ARGUED SEPTEMBER 15, 1971.
DECIDED NOVEMBER 18, 1971. REHEARING DENIED DECEMBER 1, 1971.
Custody of minor child. DeKalb Superior Court. Before Judge Morgan.
Allen, Smith Tomlinson, T. M. Allen, Jr., Ashton K. Tomlinson, for appellant.
Murphy, McFarland Turoff, Martin McFarland, for appellee.
The appeal in this case is from so much of the final judgment and order of the Superior Court of DeKalb County entered in a divorce case which granted custody of the parties' minor child, age about 4 years, to the mother's grandfather over the contention of the father that he was entitled to its custody. No question as to the right of the mother to have custody is presented before this court.
1. "In a contest between a parent and a third party over the custody of a child, the first question to be determined is whether or not the parental control of the child has been lost by the parent. Unless such parental control has been lost, the parent has a prima facie right of custody." Dornburg v. McKellar, 204 Ga. 189 ( 48 S.E.2d 820). Parental control may be lost by, among other things, failure of the father to provide necessities for the child and by cruel treatment of the child. Code § 74-108 (3) and (6). As to this issue, the evidence in this case, while in conflict, was amply sufficient to authorize the trial judge to find that the child was living with the appellant-father in the home of its paternal grandparents (custody having previously been awarded to the father in a temporary order entered shortly after the divorce proceeding was filed) in a state of gross neglect and abuse; that he was not given even ordinary care with respect to bodily cleanliness and toilet training; that matters respecting his health and physical condition were neglected; that he was permitted by his father to consume alcoholic beverages; that he was frequently seen walking about with a cigarette in his mouth; that the father, either deliberately or by example, was teaching him to use profanity; that he was not provided with a balanced diet; that on at least one occasion the father failed to secure proper medical attention when the child had broken his arm; that the father had deliberately burned the child on the back of his hand with a cigarette; and, that the father stuck "bobby pins" in his ears as a means of compelling him to be quiet and to go to sleep at night.
The father either denied or sought to explain away much of the evidence authorizing findings to this effect, and he also introduced positive evidence that the conditions under which the child was living and the care which he was receiving while in his custody were good. However, in cases involving the custody of minor children where the trial judge, sitting as the trior of the facts, hears the evidence, his findings based upon conflicting evidence is analogous to the verdict of a jury and should not be disturbed by a reviewing court if there is any evidence to support it. Kelly v. Kelly, 146 Ga. 362 ( 91 S.E. 120); Phillips v. Phillips, 161 Ga. 79 ( 129 S.E. 644); Perkins v. Courson, 219 Ga. 611, 616 ( 135 S.E.2d 388); Bass v. Bass, 222 Ga. 378, 388 ( 149 S.E.2d 818)
While we are not prepared to say that any one of the facts which the trial judge was authorized to find, as outlined above, standing alone, would be grounds for holding that the father had lost his parental rights, we think it is clear that the general conditions under which the child was shown to be living and the treatment which he was receiving at the hands of the father, as demonstrated by all of those facts, authorized a finding that the child was so neglected that he was not being provided with the necessities of life and that the father had cruelly mistreated him. We hold that in the civilized society in which we live today, the phrase, "the necessities of life," includes something more than mere food, clothing and shelter. It includes, in addition to those elements, at least, provision for adequate medical attention reasonably necessary to restore a broken and diseased body to wholeness and to health. The failure to procure such medical attention when needed by the child, and when such failure is caused, not by ignorance, but by indifference, neglect or negligence of the parent having custody, may amount to a failure to provide the necessities of life such as would authorize a finding that the parent had lost parental control as provided in Code § 74-108. Under the evidence adduced in this case, a finding that the father had lost his parental rights was authorized.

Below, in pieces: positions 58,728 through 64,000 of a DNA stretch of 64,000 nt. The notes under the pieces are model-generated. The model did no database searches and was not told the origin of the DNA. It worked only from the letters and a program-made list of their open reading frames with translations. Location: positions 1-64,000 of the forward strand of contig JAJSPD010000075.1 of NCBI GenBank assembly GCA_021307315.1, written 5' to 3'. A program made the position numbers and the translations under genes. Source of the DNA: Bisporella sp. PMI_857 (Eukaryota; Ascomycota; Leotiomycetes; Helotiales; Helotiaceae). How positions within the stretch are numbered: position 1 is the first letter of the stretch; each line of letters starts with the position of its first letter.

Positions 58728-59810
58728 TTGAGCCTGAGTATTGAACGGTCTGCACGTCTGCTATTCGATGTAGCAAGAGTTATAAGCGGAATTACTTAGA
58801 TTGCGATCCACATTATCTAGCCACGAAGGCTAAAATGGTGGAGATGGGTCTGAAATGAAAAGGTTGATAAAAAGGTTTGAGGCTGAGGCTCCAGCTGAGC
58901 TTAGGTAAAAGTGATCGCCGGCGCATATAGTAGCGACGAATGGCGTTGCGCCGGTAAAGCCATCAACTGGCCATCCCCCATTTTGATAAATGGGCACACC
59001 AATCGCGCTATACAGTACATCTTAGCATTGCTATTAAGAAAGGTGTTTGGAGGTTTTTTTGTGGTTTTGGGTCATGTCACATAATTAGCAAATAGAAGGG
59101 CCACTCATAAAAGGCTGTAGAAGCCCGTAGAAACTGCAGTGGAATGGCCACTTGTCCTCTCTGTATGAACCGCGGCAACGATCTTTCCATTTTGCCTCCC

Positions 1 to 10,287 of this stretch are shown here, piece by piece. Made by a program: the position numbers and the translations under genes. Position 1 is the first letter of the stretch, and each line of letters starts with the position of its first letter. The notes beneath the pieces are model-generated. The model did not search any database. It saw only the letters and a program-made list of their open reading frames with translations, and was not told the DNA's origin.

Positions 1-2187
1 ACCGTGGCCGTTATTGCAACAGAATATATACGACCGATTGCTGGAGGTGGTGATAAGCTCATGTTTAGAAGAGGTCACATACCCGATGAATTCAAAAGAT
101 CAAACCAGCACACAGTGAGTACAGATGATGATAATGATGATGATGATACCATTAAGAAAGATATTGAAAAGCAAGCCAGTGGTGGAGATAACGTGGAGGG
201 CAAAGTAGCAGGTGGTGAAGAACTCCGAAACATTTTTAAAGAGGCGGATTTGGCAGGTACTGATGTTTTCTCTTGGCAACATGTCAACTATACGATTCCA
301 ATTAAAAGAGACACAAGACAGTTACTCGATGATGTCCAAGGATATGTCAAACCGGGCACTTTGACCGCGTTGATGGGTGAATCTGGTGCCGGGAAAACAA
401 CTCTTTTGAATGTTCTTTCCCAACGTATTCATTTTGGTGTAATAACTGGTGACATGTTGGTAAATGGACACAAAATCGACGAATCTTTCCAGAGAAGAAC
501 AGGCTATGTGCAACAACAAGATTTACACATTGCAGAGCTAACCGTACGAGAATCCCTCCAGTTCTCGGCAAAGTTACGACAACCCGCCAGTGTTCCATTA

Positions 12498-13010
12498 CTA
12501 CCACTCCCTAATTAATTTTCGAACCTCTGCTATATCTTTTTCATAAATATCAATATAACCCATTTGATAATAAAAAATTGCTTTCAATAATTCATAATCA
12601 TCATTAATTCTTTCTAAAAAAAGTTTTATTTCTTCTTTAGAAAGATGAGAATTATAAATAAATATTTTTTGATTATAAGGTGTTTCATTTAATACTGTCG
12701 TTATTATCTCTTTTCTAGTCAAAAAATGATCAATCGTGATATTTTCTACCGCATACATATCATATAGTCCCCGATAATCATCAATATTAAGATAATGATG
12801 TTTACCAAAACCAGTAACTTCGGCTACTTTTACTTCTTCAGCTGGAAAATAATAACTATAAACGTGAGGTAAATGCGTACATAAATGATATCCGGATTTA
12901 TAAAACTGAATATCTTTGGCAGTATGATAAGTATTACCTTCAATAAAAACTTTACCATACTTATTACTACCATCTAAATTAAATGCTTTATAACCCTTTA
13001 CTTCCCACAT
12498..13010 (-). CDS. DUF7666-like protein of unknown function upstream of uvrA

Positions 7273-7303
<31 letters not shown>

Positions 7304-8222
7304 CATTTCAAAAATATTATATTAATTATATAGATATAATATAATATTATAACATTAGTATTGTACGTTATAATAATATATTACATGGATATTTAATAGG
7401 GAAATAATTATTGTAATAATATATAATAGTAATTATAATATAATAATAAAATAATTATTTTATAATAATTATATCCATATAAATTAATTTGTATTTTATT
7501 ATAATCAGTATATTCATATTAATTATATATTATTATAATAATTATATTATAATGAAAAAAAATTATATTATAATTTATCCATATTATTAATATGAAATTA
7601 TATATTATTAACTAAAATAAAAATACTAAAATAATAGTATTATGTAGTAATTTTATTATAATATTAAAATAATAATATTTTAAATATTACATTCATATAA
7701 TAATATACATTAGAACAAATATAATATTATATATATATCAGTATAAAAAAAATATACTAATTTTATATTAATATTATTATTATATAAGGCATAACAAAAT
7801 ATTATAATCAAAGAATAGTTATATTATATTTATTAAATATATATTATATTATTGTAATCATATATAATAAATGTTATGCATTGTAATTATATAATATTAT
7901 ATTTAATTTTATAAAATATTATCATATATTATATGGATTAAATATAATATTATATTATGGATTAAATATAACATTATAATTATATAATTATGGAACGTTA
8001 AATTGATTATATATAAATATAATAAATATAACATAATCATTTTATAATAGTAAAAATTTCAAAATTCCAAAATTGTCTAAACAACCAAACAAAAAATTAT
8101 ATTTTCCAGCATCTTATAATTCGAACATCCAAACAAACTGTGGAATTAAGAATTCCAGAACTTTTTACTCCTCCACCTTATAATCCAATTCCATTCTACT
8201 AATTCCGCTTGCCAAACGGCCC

2. In the final order appealed from, the trial judge granted a divorce to the father, thus, in effect, finding that as between him and the mother, he was the innocent party. This did not establish any absolute right in him to the custody of their minor child, and where the evidence showed that by reason of his mistreatment and neglect of the child he forfeited his right to custody, the court, in the exercise of its sound discretion, was authorized to award custody of the child to a third party. In cases such as this, the sole consideration is the welfare and best interest of the child. Williams v. Crosby, 118 Ga. 296, 298 ( 45 S.E. 282); Milner v. Gatlin, 143 Ga. 816, 820 ( 85 S.E. 1045, LRA 1916B, 977); Brooks v. Isabel, 150 Ga. 727 ( 105 S.E. 483); Bishop v. Gibson, 158 Ga. 149 ( 123 S.E. 125); Turpin v. Brown, 170 Ga. 824 ( 154 S.E. 356); Dornburg v. McKellar, 204 Ga. 189, supra; and, Perkins v. Courson, 219 Ga. 611, supra.
3. The judgment appealed from being amply authorized by the evidence, it is not apparent that it was based on bias and prejudice. While the remark of the trial judge that, "This is the worst case I have ever heard in my life," as complained of in the third ground of enumerated error, was inapt, it furnishes no cause to set aside the judgment which was manifestly correct.
Judgment affirmed. All the Justices concur.